By submitting a pull request, you represent that you have the right to license your contribution to Apple and the community, and agree by submitting the patch that your contributions are licensed under the Swift License, a copy of which is provided in this repository.
We intend this package to collect generally useful data structures -- the ones that ought to be within easy reach of every Swift engineer's basic toolbox. The implementations we ship need to be of the highest technical quality, polished to the same shine as anything that gets included in the Swift Standard Library. (The only real differences are that this package isn't under the formal Swift Evolution process, and its code isn't ABI stable.)
Accordingly, adding a new data structure to this package is not an easy or quick process, and not all useful data structures are going to be a good fit.
If you have an idea for a data structure that might make a good addition to this package, please start a topic on the forum, explaining why you believe it would be important to implement it. This way we can figure out if it would be right for the package, discuss implementation strategies, and plan to allocate capacity to help.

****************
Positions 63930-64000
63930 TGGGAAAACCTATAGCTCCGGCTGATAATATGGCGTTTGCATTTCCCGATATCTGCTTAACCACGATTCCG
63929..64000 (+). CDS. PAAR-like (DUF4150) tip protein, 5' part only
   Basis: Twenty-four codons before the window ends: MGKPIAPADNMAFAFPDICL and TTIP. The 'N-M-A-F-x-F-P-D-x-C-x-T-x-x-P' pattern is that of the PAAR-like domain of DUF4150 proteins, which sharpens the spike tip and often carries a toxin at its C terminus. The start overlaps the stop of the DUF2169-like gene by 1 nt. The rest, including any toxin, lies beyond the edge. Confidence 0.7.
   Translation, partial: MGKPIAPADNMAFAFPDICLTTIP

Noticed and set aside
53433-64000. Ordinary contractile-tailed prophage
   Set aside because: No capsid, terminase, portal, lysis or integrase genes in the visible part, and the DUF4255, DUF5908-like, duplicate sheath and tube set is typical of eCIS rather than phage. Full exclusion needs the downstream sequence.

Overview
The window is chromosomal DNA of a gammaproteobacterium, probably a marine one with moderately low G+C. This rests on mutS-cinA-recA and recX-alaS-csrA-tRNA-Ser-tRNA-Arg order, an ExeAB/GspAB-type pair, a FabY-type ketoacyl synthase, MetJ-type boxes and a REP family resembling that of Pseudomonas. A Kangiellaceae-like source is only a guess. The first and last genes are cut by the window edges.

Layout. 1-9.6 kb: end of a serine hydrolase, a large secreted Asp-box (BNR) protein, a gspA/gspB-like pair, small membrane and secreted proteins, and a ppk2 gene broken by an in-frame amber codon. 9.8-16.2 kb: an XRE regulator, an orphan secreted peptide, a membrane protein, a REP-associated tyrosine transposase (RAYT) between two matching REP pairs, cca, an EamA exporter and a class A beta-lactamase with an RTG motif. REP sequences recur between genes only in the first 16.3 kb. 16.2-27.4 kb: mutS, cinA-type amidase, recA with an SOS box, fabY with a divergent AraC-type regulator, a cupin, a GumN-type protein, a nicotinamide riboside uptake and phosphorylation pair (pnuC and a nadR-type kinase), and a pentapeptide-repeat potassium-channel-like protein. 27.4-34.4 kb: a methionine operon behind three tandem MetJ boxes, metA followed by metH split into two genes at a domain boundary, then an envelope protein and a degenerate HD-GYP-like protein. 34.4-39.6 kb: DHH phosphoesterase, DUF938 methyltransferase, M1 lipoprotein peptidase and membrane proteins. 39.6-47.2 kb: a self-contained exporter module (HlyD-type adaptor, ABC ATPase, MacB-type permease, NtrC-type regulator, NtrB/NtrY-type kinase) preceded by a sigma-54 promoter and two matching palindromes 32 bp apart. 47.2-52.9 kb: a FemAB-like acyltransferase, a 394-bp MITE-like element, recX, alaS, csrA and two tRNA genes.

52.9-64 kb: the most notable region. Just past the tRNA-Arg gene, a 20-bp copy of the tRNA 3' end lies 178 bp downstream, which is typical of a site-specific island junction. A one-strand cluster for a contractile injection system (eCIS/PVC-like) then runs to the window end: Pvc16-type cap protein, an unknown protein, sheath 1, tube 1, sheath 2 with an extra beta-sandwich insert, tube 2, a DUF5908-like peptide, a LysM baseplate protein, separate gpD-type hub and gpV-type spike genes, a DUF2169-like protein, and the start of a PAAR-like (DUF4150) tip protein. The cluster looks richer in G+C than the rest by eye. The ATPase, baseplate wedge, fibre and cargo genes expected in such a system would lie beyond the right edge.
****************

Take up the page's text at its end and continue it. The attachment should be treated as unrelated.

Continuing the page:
Not all data structures will reach a high enough level of usefulness to ship in this package -- those that have a more limited audience might work better as a standalone package. Of course, reasonable people might disagree on the importance of including any particular data structure; but at the end of the day, the decision whether to take an implementation is up to the maintainers of this package.
If maintainers have agreed that your implementation would likely make a good addition, then it's time to start work on it. Submit a PR with your implementation as soon as you have something that's ready to show! We'd love to get involved as early as you like. Historically, the best additions resulted from close work between the contributor and a package maintainer.